A peaceful world is an ideal state of happiness, freedom and peace within and among all people and nations on Earth. In our world, approximately 7.7 billion people from hundreds of ethnicities are living in 195 countries, speaking roughly 6,500 languages. They practice an estimate of 4,200 religions. Generally, they are formally identified and diversified according to their age, race, ethnicity, religion, citizenship status, gender and so forth. We are also informally identified and diversified according to our cultures, beliefs, philosophies, traditions and perspectives. Every individual is much more than sum of these limited identifications. If we pay too much attention in these differences, if we cannot tolerate and if we have forgotten our basic identity as part of the universal spirit, it is impossible to achieve peace on earth.

From outside, we see people as male/female, black/white, ugly/beautiful, Asian/Western/African, and so forth. Even though we look different outside, if we look inside, everyone is made of fresh and blood. If we remove the superficial half centimeter of our skin, everyone will look the same. At a deeper level, we have no differences; we are human beings. Everyone wants happiness, everyone wants their family to be safe, everyone wants their community to be developed and everyone wants to be peaceful. Our feelings and emotions are the same.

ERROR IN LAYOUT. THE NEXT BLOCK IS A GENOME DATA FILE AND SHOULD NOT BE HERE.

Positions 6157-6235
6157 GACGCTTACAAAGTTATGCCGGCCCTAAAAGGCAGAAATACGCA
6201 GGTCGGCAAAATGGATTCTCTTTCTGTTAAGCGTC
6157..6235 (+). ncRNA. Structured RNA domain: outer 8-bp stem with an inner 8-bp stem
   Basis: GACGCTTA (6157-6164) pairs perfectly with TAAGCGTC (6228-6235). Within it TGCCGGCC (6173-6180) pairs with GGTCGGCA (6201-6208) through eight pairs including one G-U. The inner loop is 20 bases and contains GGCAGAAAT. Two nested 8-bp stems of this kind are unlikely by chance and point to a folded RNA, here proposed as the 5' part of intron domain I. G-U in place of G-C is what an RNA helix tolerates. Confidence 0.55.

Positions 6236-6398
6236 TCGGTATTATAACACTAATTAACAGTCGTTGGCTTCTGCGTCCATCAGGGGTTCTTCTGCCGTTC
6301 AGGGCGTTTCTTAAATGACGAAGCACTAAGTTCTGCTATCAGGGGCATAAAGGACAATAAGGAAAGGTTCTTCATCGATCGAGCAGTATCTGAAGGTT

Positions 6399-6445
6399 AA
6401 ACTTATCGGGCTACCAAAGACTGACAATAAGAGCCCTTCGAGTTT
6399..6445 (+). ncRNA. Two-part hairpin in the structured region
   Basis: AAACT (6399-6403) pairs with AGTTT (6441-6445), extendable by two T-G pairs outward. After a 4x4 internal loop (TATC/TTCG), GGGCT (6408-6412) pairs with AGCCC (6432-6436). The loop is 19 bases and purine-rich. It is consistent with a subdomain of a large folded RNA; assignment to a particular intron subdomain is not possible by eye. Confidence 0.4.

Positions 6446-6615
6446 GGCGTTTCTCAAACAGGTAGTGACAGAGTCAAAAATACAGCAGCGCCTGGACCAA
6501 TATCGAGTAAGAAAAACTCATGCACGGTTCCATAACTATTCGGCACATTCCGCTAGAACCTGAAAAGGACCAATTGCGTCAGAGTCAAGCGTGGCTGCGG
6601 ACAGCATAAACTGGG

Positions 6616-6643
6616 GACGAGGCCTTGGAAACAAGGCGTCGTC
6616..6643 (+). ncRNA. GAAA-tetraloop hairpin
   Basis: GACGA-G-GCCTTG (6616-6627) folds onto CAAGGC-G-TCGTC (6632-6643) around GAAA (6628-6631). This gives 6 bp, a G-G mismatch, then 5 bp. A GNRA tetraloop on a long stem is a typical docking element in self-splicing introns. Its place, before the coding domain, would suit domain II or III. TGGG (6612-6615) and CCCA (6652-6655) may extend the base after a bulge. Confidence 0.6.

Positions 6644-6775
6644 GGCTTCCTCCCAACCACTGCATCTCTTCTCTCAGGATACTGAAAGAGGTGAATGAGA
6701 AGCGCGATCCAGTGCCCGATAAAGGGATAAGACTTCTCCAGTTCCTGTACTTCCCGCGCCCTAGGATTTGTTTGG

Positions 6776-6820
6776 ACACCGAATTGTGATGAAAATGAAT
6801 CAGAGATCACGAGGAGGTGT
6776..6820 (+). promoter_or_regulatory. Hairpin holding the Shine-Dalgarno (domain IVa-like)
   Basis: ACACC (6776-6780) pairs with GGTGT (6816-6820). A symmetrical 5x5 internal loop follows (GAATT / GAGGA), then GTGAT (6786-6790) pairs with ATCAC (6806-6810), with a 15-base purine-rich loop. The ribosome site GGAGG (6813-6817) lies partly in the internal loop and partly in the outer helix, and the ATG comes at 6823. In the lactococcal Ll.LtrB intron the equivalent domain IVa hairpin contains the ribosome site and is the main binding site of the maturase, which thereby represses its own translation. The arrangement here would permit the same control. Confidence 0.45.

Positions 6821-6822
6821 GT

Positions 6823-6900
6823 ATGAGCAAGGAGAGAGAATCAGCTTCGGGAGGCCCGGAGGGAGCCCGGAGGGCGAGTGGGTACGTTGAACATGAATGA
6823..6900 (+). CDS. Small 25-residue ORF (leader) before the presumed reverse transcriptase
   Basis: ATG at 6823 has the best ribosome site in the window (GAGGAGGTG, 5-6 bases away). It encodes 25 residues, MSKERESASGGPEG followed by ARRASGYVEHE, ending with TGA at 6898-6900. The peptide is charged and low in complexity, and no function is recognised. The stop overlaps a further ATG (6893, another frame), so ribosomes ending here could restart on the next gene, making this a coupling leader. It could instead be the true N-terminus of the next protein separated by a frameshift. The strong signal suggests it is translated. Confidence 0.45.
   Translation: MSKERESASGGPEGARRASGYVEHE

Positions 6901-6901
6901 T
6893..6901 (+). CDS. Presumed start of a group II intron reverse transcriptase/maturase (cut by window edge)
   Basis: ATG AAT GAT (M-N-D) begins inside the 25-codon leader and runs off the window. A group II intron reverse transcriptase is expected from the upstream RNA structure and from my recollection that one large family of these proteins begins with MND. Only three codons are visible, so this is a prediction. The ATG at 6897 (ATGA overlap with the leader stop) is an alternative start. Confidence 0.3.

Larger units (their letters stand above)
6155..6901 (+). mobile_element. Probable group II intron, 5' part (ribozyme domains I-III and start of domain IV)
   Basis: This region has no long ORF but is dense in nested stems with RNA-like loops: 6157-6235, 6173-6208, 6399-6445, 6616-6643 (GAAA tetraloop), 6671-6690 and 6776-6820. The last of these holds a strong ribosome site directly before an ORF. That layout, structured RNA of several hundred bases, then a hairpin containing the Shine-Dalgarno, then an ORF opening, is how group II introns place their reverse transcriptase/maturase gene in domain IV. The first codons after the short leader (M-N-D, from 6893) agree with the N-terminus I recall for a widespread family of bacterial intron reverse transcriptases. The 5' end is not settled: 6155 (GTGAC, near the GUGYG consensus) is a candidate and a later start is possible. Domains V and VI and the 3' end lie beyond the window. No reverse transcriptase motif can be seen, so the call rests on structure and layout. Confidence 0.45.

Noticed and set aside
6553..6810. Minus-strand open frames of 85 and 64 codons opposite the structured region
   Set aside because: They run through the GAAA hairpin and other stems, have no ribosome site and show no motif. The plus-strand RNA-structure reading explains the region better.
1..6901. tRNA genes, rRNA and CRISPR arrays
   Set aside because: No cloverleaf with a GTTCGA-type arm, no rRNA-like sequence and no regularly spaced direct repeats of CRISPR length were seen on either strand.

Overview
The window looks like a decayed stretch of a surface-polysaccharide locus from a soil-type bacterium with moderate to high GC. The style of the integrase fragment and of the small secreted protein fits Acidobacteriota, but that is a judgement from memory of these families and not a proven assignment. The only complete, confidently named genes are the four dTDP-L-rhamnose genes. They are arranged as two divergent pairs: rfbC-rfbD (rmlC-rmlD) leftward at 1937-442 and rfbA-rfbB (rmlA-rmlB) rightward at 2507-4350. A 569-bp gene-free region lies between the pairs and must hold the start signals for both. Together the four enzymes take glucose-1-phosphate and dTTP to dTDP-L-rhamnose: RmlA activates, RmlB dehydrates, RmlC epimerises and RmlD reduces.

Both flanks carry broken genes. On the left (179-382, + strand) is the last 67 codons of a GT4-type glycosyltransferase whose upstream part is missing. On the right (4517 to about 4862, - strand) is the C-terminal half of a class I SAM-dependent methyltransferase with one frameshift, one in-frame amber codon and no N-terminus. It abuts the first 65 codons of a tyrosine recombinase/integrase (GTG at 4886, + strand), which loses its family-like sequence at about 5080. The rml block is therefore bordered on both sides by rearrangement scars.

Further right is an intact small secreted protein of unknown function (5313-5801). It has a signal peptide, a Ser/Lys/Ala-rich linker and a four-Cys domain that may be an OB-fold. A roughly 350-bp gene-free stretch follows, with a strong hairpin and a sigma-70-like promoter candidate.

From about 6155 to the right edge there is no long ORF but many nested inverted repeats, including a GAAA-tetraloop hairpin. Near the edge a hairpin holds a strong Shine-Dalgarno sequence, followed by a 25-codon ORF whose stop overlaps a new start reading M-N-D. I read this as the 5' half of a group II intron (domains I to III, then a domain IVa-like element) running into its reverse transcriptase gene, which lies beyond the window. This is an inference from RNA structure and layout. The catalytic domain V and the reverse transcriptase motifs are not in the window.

Every religion has three aspects: values, rituals and symbols. Moral and spiritual values are common to all religions. Human values are social and ethical norms common to all cultures and societies as well as to religions. Religion can be a source of peace. Religion can be used by good people to promote peace and harmony. However, we have sadly witnessed many heartbreaking incidences when religion was misused to promote and cause hate, violence and fatalities. Every religion has extremists and every religion needs to work, hand in hand, to be able to avoid these crises.